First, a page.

Making Our City More Walkable for All
Hong Kong is one of the busiest and most compact vertical cities in the world. Yet it is also one of the most walkable urban centres on the planet with networks of interlinked multi-level walkways connecting transportation hubs, markets, shopping malls and residential areas. However, as the ageing population grows and new infrastructure projects and high-rises are squeezed into the city’s already crowded spaces, people who use these walkways are under increasing pressure to find clear, direct routes to their destinations. The HKUrbanLab, the research and knowledge exchange arm of the Faculty of Architecture at The University of Hong Kong, is working with Civic Exchange and the Hong Kong Council of Social Service on a project called ‘Walking with Wheels’, aimed at finding the best barrier-free routes for people in wheelchairs and those with prams and trolleys.
Animals Get Long-Overdue Protection
Ms Whitfort’s pioneering work to improve the legislative protection of animals is far from over.
Taking It to the Street
The Faculty of Dentistry's programme has complemented the work of Project Concern Hong Kong by focusing on prevention to benefit people from low-income backgrounds.
'Review of Animal Welfare Legislation in Hong Kong'
Ms Amanda Whitfort's research provided the first and, to date, only empirical study of the adequacy of animal protection legislation in Hong Kong and was used by the Agriculture, Fisheries and Conservation Department of the HKSAR Government to introduce new legislation controlling the breeding and sale of companion animals in Hong Kong with the enactment of the Public Health (Animals and Birds) (Animal Traders) Regulations 2016. Ms Whitfort received the University’s Knowledge Exchange Excellence Award 2016 for this project.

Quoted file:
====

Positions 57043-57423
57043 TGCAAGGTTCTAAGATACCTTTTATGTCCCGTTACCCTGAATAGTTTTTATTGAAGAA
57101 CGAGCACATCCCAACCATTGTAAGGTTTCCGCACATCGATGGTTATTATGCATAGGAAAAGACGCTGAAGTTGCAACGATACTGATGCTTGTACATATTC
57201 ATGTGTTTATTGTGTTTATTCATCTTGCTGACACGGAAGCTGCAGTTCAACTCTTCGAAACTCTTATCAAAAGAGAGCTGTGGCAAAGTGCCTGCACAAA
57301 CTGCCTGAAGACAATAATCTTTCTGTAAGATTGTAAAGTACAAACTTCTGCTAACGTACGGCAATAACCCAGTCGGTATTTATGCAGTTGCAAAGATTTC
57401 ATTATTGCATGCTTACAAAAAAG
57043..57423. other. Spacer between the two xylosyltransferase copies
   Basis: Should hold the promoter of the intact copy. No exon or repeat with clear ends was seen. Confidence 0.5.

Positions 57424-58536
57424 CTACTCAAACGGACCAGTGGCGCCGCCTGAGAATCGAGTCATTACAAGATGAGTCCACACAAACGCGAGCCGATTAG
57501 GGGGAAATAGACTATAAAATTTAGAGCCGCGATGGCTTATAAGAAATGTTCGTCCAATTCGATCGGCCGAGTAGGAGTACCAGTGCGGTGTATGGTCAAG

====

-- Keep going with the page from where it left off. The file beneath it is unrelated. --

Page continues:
How Science is Saving Hong Kong's Oyster Industry
Oysters have been cultivated in Deep Bay in northwest Hong Kong for more than 700 years. But the future of this traditional industry is uncertain as sales of the saltwater delicacy have been steadily falling due to fears of contamination. Dr Rajan of HKU is working with the Hong Kong government’s Agriculture, Fisheries and Conservation Department and the Deep Bay Oyster Cultivation Association to provide a solution for the sustainable development of this industry for new generations of farmers.
HKU Flu Fighters are First Responders Against Global Pandemics
Knowledge exchange, which is firmly underpinned by their excellent research, is an integral part of the School of Public Health's work to achieve impact in public health well beyond the academic world.
Where Virtual Worlds have Become a Reality
The imseCAVE has become the go-to technology in Hong Kong for creating virtual worlds